> separate to what is produced ?
> It seems to me that 'interaction' is not distinguished ( in David's paper
> or made clear in H. Daniels' work) carrying 'motive' in an
> activity-theoretic sense.It seems to me important to consider this, much of
> British Philosophy has an undercurrent of 'logical types' and this seems
> relevant here - it seems to come 'through the back door' in Bernstein's
> argument for codification ( for this i have extracted H. Daniel's
> explanation of Bernstein's,where he was being supervised in part by
> Bernstein, from his thesis as it is presented in depth there - attached in
> lieu of 'Harry's voice')
> Which then seems to be a basis of Bernstein to use a dualistic separation
> of 'levels' of individuals interacting' and societal.
> As a seperate comment , and going back to Martin's comment on 'soft ' power
> , this was also confusing. 'Soft' as a designation in 'soft systems'
> doesn't mean 'informal' which is an everyday notion that appears to be
> popular. It's meaning is 'interpretive' , that 'system' is an abstraction -
> a phenomenological research stance argued to be recognised through
> Husserl's work, with the relation of real and abstraction as under
> scrutiny, as problematic. I can't follow the use here of two categories of
> 'power' as in a universal abstraction - but seemingly posited as two
> logical types - though I haven't read the source work to grasp their
> Anyway, David's work in his paper throws these questions up, thanks David
> - and hope your new post is very fruitful for you.
> On Mon, May 13, 2013 at 5:43 PM, Huw Lloyd <email@example.com
> > On 13 May 2013 15:46, mike cole <firstname.lastname@example.org> wrote:
> > > Everything is related to everything else, Larry. Still, if we simply
> > engage
> > > in Vygotskian chaining, it makes more effective concept development a
> > > little iffy. :-)
> > >
> > > I think your question is related to Martin's regarding power and
> > > positive/negative
> > > effects. I found David ES who is cc'ed on this note. Like more than a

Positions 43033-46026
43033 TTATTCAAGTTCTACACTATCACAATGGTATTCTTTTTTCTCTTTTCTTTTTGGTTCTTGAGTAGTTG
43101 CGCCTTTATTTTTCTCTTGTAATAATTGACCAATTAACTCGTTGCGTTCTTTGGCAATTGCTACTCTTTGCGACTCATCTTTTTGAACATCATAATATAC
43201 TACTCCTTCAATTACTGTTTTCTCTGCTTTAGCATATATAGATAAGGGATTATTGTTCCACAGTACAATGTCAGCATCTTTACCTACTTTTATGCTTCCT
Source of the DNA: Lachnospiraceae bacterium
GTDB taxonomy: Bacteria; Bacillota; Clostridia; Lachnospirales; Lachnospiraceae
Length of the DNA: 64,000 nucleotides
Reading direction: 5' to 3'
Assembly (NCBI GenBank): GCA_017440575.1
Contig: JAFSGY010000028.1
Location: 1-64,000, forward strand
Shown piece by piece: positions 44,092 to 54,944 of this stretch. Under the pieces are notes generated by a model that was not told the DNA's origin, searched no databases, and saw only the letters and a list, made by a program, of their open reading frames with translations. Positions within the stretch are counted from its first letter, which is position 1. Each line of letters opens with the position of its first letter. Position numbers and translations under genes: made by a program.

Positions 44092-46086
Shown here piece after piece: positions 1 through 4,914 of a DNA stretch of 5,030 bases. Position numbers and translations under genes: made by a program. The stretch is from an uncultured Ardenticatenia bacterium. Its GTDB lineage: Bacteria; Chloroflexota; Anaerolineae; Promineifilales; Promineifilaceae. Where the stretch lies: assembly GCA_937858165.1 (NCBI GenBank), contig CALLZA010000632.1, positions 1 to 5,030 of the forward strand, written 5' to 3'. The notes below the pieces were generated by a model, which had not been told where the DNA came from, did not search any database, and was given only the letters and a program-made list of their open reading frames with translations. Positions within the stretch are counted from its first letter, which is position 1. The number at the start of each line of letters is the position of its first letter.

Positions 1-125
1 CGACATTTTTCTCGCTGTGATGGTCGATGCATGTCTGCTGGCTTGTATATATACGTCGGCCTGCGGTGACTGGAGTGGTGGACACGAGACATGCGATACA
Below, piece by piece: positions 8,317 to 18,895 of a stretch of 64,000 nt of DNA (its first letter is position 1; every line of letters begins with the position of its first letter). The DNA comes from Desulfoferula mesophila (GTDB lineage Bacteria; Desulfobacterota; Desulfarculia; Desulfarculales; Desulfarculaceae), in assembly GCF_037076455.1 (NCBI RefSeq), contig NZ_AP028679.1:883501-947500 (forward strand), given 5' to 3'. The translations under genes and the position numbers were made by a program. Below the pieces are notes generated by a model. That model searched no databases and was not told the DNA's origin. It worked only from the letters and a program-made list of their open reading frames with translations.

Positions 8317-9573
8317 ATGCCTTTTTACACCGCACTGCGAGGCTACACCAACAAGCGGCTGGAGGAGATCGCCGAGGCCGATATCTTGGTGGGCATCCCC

> > > of us,
> > > this is a busy time of year for him, but he has been on xmca before and
> > > hopefully
> > > will join the conversation. If we are lucky we might get Harry to
> > > participate as well -- as I said, the discussion of Bernstein is
> > important,
> > > and, I might add, of Hasan and Halliday as well. But first, Spicer
> > >
> > Yes, it would be good to get Harry's voice too. For me, David's article
> > presents some stepping stones (the "positioning") between the
> > institutionalised implicit mediation that Harry references (Daniels,
> > and the materialised forms of mediation that Wertsch has typically
> > upon.
> > Regarding the sign-activity divergence. My interpretation (which the
> > article does not point to) is of the divergence in conceptualisation of
> > development according to sociocultural and Activity-Theoretic
> > orientations. As I understand it, In the conventional _developmental_
> > understanding the sign manifests and moves as part of the learning
> > (tool & symbol, Luria & Vygotsky) whereas in Activity Theoretic
> > the "social development" is a more overt designed process. In this
> > I interpret the object-oriented and semiotic aspects as being the other
> > around... because the Activity-Theoretic (i.e. Engestrom's approach) is
> > focused on the object-oriented activity, rather it is focused on social
> > reflections. The use of "semiotic" here is rather ambiguous for me, I am
> > inferring it to mean the symbolic form that is manifest and derived from
> > the social work or praxis (Ratner, 1997, p. 103; Daniels et al, 2010, p.
> > 106).
> > Huw
> > http://www.marxists.org/archive/vygotsky/works/1934/tool-symbol.htm
> > Daniels, H. (2010). Mediation in the Development of Interagency Work. In
> > Daniels, A. Edwards, Y.
> > Engestrom, T. Gallagher, & S. R. Ludvigsen (Eds.), Activity Theory in
> > Practice: Promoting Learning Across Boundaries and Agencies (pp.
> > Routledge.
> > Ratner, C. (1997). *Cultural Psychology and Qualitative Methodology:
> > Theoretical and Empirical Considerations* (p. 262). Springer.
> > > g'day!
> > > mike